Employers that have incorrectly calculated their furlough claim or have received more money than they should have done have less than a week left to inform HM Revenue & Customs of their error or face a ‘gloves off’ investigation.
HMRC has estimated that £3.6bn in furlough payments have been claimed erroneously or fraudulently by employers, and last month the department said it was looking into about 27,000 employers it believed had claimed too much – roughly 2% of those who had used the scheme.
Since July, employers have had 90 days to inform HMRC if they have received payments they were not entitled to under the Coronavirus Job Retention Scheme. But for claim payments received prior to 22 July 2020, the 90-day period concludes on Tuesday 20 October.
“After this it will be ‘gloves off’ for HMRC to check up on any claim made and pursue incorrect claimants using both criminal and civil powers,” warned Richard Morley, a tax dispute resolution expert at BDO.
“This applies to both employers using the CJRS or furlough scheme, and the self-employed who applied under the SEISS, as well as those who received other direct support grants in error.”
Morley said HMRC had started to actively follow up on tip-offs about fraud and potentially incorrect claims. These often came to light due to discrepancies in the data given to HMRC in Real Time Information (RTI) submissions.
“For business owners, many of whom may have implemented claims in a rush at the start of lockdown, check and double-check the amounts are right. Making sure the paperwork is accurate and government guidelines are adhered to is key,” said Morley.
“For those where HMRC suspects fraud, we can expect more in-depth investigations into not just the furlough/SEISS claims but also the wider business and personal affairs of the individuals involved. The legislation includes powers to pursue company office holders where businesses become insolvent, with joint and several liability.”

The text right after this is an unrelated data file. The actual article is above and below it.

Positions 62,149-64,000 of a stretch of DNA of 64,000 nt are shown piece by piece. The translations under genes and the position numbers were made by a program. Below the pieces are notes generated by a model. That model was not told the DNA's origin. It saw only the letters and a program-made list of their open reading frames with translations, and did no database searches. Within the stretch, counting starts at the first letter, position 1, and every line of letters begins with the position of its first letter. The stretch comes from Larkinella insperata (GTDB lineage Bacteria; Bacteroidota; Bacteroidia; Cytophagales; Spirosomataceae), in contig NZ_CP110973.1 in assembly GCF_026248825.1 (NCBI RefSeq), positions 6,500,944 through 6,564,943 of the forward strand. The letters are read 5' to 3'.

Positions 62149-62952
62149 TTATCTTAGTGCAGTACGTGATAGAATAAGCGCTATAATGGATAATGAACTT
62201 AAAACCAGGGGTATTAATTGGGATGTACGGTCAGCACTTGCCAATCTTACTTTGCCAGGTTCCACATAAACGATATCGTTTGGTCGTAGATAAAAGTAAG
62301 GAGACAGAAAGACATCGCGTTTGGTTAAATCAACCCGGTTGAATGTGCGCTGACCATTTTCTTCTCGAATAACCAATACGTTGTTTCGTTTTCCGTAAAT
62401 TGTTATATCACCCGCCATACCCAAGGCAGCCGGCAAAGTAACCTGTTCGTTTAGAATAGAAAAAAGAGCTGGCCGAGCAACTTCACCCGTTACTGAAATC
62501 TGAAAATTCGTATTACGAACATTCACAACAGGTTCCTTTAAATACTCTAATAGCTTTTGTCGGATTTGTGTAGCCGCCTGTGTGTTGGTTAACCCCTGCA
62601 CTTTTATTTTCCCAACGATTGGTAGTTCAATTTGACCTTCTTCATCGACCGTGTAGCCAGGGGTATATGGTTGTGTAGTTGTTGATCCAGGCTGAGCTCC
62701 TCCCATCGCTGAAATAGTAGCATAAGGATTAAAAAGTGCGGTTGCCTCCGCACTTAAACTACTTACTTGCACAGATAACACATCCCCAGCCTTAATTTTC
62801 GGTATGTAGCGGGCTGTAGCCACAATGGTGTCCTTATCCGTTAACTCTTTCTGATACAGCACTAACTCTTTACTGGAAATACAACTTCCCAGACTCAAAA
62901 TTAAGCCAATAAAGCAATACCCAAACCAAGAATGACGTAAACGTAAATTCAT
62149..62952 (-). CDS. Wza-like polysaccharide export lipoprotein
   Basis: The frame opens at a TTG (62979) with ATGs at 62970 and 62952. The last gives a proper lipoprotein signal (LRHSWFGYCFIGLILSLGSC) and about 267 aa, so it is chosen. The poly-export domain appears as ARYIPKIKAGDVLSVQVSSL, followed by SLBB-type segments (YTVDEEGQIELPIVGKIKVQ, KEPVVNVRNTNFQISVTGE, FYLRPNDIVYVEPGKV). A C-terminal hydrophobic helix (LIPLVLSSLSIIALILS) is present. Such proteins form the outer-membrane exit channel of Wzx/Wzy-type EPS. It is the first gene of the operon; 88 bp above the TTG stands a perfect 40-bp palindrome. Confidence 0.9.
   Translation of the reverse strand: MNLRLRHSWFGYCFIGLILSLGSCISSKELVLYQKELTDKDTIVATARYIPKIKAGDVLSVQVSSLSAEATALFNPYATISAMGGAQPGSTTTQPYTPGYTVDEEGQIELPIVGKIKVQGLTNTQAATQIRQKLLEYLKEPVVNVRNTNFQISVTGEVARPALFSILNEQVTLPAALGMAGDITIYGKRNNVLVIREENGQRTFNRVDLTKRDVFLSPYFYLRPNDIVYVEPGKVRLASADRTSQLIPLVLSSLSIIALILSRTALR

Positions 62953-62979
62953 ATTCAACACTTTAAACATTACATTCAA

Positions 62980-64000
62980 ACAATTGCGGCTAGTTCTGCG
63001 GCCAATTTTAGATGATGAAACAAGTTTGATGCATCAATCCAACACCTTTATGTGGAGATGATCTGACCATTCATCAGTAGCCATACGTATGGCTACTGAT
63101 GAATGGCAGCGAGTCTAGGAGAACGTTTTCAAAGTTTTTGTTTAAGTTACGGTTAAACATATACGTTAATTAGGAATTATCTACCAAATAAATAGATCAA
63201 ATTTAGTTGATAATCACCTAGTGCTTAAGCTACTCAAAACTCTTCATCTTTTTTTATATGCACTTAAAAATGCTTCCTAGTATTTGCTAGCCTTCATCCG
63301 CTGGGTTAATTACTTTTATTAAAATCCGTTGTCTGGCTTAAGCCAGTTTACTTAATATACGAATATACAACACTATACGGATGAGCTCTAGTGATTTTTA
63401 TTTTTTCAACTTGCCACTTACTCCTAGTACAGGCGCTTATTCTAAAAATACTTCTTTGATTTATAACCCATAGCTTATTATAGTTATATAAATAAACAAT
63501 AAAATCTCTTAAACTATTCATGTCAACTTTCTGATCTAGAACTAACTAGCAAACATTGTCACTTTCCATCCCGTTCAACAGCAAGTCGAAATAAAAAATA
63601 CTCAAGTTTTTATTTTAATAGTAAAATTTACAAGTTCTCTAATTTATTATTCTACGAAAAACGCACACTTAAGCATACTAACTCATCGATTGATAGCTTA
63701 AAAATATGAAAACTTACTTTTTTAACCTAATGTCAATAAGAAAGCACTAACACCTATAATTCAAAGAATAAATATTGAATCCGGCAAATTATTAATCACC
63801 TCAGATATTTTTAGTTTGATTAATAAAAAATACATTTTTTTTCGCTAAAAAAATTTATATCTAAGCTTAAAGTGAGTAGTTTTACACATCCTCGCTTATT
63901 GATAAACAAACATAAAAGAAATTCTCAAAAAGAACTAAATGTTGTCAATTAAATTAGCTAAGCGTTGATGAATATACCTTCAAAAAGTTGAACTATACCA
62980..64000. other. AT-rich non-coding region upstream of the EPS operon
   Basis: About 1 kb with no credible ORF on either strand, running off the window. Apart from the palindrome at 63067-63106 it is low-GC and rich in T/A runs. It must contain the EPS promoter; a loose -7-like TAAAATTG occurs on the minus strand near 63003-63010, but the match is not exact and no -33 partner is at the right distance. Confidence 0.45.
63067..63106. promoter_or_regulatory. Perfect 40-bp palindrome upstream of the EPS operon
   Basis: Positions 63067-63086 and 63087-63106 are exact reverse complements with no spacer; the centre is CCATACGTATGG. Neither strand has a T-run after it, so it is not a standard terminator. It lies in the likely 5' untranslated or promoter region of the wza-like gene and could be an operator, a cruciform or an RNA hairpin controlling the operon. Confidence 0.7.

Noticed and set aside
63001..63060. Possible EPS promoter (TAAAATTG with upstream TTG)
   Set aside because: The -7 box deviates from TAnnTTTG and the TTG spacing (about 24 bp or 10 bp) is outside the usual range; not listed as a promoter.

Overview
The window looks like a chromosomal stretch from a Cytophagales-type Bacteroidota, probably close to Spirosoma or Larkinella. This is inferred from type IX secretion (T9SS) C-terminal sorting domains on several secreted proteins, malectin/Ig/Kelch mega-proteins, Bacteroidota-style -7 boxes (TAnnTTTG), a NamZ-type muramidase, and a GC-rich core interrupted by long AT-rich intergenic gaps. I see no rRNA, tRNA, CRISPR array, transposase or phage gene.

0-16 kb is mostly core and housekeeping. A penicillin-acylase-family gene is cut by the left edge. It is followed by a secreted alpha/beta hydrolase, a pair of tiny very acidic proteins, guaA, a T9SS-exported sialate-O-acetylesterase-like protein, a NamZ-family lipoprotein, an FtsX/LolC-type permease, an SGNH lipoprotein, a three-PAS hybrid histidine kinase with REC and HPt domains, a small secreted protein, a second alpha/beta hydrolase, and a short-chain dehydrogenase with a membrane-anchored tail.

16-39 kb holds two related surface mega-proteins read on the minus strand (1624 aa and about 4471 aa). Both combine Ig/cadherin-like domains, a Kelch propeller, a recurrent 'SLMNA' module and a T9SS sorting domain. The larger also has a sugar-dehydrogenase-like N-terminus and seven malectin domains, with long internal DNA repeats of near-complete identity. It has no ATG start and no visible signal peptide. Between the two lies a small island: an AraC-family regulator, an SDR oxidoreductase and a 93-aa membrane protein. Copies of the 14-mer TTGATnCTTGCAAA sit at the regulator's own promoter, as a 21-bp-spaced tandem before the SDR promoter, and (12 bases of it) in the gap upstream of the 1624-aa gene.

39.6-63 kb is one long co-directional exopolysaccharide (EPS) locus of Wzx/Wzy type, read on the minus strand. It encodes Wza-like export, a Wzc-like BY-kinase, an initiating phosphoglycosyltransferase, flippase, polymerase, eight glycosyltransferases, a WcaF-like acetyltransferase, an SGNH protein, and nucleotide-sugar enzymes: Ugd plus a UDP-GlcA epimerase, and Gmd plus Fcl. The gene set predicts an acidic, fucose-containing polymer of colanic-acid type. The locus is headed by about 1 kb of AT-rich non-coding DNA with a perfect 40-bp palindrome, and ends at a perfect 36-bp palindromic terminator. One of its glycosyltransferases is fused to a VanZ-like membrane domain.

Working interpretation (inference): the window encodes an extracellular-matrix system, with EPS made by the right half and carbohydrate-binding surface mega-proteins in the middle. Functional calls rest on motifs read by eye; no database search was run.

In July, a West Midlands man was arrested in connection with a suspected £495,000 furlough fraud and eight other men were arrested in a linked investigation.
Last month, two people in London were arrested as part of an investigation into £70,000 of fraudulent claims.
“As well as following up whistleblower reports, we expect HMRC to use its ‘Connect’ computer system to flag anomalies in claims, while looking at industry and sector norms,” said Morley. “Anyone needing to make a disclosure of an incorrect claim should seek specialist professional advice without delay.”
HMRC permanent secretary Jim Harra told the Public Accounts Committee last month: “What we have said in our risk assessment is we are not going to set out to try to find employers who have made legitimate mistakes in compiling their claims, because this is obviously something new that everybody had to get to grips within a very difficult time.”
“Although we will expect employers to check their claims and repay any excess amount, what we will be focusing on is tackling abuse and fraud.”
The Coronavirus Job Retention Scheme closes on 31 October and will be replaced by the Job Support Scheme.